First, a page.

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Baker County, Oregon facts for kids

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Baker County
Baker County Courthouse in Baker City
Baker County Courthouse in Baker City
Official seal of Baker County
Map of Oregon highlighting Baker County
Location within the U.S. state of Oregon
Map of the United States highlighting Oregon
Oregon's location within the U.S.
Country  United States
State  Oregon
Founded September 22, 1862
Seat Baker City
Largest city Baker City
 • Total 3,088 sq mi (8,000 km2)
 • Land 3,068 sq mi (7,950 km2)
 • Water 20 sq mi (50 km2)  0.6%
 • Total 16,668
 • Estimate 
16,847 Increase
 • Density 5.22/sq mi (2.02/km2)
Time zone UTC−8 (Pacific)
 • Summer (DST) UTC−7 (PDT)
Congressional district 2nd

Baker County is one of the 36 counties in the U.S. state of Oregon. As of the 2020 census, the population was 16,668. The county seat and largest city is Baker City. The county was organized on September 22, 1862 when a portion of Wasco County was partitioned off. The new county's area was reduced in 1864 when Union County was partitioned off, and again in 1887 when Malheur County was partitioned off. The county's lines were last adjusted in 1901 when a parcel was added to the county.

Baker County was named for Edward Dickinson Baker, a senator from Oregon who was killed at Ball's Bluff, a battle of the Civil War in Virginia in 1861. The county is part of the county definition of Eastern Oregon.


The first groups from the eastern U.S. following the Oregon Trail passed through the area on their way to the Willamette Valley, unaware of the potential wealth they passed over. At Flagstaff Hill, near Baker City, 15 miles (24 km) of wagon ruts left by immigrants can still be seen.

In 1861 gold was discovered and Baker County became one of the Northwest's largest gold producers.

On September 22 of the following year, the state assembly created Baker County from the eastern part of Wasco County. Later, Union County and Malheur County were created from this county. The boundaries were adjusted for the last time in 1901, when the area between the Powder River and the Wallowa Mountains was returned to Baker County.

The original county seat was at Auburn. While at first a booming mining town with 5,000 inhabitants, once the gold was mined out Auburn's population dwindled, and county citizens eventually voted in 1868 to make Baker City, incorporated in 1874, the new county seat.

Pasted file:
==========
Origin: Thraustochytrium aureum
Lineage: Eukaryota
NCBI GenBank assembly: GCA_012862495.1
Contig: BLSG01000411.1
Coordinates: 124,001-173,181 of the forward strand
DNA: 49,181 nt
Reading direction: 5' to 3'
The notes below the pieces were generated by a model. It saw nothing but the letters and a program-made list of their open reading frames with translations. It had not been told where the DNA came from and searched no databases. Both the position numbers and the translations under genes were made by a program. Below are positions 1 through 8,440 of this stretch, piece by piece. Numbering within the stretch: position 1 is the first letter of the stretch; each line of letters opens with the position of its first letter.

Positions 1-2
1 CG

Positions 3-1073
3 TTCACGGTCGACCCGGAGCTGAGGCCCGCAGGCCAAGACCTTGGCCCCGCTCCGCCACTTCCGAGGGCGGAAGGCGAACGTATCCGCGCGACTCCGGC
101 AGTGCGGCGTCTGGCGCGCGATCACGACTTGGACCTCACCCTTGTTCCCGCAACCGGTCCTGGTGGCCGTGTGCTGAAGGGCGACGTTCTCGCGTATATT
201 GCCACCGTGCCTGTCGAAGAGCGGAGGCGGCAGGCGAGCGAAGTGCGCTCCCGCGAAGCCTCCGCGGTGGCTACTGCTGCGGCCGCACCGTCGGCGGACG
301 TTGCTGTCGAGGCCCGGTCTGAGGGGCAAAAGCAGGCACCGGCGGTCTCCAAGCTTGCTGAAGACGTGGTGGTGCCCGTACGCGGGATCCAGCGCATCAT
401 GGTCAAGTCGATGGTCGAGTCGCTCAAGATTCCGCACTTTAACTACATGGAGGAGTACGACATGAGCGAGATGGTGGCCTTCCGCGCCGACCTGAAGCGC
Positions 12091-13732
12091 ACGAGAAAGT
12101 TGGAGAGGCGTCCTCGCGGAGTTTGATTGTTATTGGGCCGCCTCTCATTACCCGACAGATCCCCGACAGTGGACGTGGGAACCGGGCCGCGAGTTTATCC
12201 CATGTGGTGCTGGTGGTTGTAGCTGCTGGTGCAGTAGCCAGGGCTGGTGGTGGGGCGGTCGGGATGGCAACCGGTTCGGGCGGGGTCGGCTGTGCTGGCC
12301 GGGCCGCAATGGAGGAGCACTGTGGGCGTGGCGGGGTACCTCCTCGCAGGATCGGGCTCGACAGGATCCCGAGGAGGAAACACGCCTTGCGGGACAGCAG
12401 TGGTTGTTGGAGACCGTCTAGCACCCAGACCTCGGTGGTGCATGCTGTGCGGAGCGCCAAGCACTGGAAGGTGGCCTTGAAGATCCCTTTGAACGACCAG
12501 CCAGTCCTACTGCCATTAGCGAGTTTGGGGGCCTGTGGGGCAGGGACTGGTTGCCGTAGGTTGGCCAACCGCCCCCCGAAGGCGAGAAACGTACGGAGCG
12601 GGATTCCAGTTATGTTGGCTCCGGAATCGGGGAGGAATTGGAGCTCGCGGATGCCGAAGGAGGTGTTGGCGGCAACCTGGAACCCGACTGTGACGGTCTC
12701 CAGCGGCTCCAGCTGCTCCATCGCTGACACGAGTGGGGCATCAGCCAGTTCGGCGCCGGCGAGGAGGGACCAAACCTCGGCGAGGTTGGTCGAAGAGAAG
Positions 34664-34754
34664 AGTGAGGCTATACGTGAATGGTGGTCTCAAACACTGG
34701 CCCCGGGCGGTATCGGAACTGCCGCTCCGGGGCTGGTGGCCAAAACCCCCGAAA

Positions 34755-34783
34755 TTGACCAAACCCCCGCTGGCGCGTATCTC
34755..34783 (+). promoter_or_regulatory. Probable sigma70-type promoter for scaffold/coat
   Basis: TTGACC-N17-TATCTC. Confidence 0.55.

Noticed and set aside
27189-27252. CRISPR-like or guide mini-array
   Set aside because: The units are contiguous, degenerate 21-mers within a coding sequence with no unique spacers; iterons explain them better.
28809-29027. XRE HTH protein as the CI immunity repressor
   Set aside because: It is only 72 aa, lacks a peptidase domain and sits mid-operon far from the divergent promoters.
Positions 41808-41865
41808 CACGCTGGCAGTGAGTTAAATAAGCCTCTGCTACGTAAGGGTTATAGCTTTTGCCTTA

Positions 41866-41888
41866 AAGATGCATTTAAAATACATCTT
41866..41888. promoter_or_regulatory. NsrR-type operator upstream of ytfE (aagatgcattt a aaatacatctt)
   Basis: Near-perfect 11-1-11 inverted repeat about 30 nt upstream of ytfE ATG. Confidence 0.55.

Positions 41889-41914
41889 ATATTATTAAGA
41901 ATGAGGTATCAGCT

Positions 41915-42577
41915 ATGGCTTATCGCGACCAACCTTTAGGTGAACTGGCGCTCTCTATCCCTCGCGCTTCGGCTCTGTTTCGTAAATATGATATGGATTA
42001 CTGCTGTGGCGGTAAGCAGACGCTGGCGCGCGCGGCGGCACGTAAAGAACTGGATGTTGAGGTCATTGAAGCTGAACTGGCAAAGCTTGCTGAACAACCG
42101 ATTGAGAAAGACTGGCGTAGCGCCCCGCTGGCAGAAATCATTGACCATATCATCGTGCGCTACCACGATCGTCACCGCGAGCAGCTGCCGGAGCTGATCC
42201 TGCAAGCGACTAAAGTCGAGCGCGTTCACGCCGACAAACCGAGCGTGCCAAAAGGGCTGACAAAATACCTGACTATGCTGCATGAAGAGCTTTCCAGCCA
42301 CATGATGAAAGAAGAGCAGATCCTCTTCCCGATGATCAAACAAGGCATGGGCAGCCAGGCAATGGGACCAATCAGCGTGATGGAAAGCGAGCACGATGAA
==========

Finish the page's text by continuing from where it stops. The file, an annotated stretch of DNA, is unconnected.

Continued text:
The population of Baker County nearly quadrupled between the years 1880 and 1910. This growth was largely a product of the emergence and expansion of the Sumpter Valley Railroad and several of its spur lines, which helped lumber and mining operations to develop and grow.

In 1914 Fern Hobbs, on behalf of her employer Governor Oswald West, declared martial law in the Baker County city of Copperfield. This was the first declaration of martial law in the state since the American Civil War.


According to the U.S. Census Bureau, the county has a total area of 3,088 square miles (8,000 km2), of which 3,068 square miles (7,950 km2) is land and 20 square miles (52 km2) (0.6%) is water.

About 30% of the county is forest.

Adjacent counties

National protected areas


Historical population
Census Pop.
1870 2,804
1880 4,616 64.6%
1890 6,764 46.5%
1900 15,597 130.6%
1910 18,076 15.9%
1920 17,929 −0.8%
1930 16,754 −6.6%
1940 18,297 9.2%
1950 16,175 −11.6%
1960 17,295 6.9%
1970 14,919 −13.7%
1980 16,134 8.1%
1990 15,317 −5.1%
2000 16,741 9.3%
2010 16,134 −3.6%
2020 16,668 3.3%
2021 (est.) 16,847 4.4%
U.S. Decennial Census
1790-1960 1900-1990
1990-2000 2010-2020

2010 census

As of the 2010 census, there were 16,134 people, 7,040 households, and 4,430 families residing in the county. The population density was 5.3 inhabitants per square mile (2.0/km2). There were 8,826 housing units at an average density of 2.9 per square mile (1.1/km2). The racial makeup of the county was 94.6% white, 1.1% American Indian, 0.5% Asian, 0.4% black or African American, 0.1% Pacific islander, 1.0% from other races, and 2.4% from two or more races. Those of Hispanic or Latino origin made up 3.3% of the population. In terms of ancestry, 24.5% were German, 14.8% were Irish, 14.6% were English, and 8.1% were American.

Of the 7,040 households, 24.4% had children under the age of 18 living with them, 50.7% were married couples living together, 8.3% had a female householder with no husband present, 37.1% were non-families, and 31.2% of all households were made up of individuals. The average household size was 2.24 and the average family size was 2.78. The median age was 47.9 years.

The median income for a household in the county was $39,704 and the median income for a family was $50,507. Males had a median income of $43,849 versus $30,167 for females. The per capita income for the county was $21,683. About 12.7% of families and 19.9% of the population were below the poverty line, including 27.2% of those under age 18 and 10.6% of those age 65 or over.


Incorporated cities

Unincorporated communities

Ghost towns


Gold mining was the original impetus for settlement in the area, and at one time the county was the largest gold producer in the Northwest. Gold dredging was conducted with the Sumpter Valley Gold Dredge. With the exhaustion of the gold fields, agriculture, stock raising, logging became the primary economic pursuits. In the last decades of the 20th century, tourism also contributed to the local economy, helped by attractions such as Eagle Cap Wilderness Area, Hells Canyon National Recreation Area, and Anthony Lakes Ski Area. The National Historic Oregon Trail Interpretive Center opened in 1993.

Portions of Season 11 of Discovery's TV show Gold Rush was filmed in Baker County.

See also

Kids robot.svg In Spanish: Condado de Baker (Oregón) para niños

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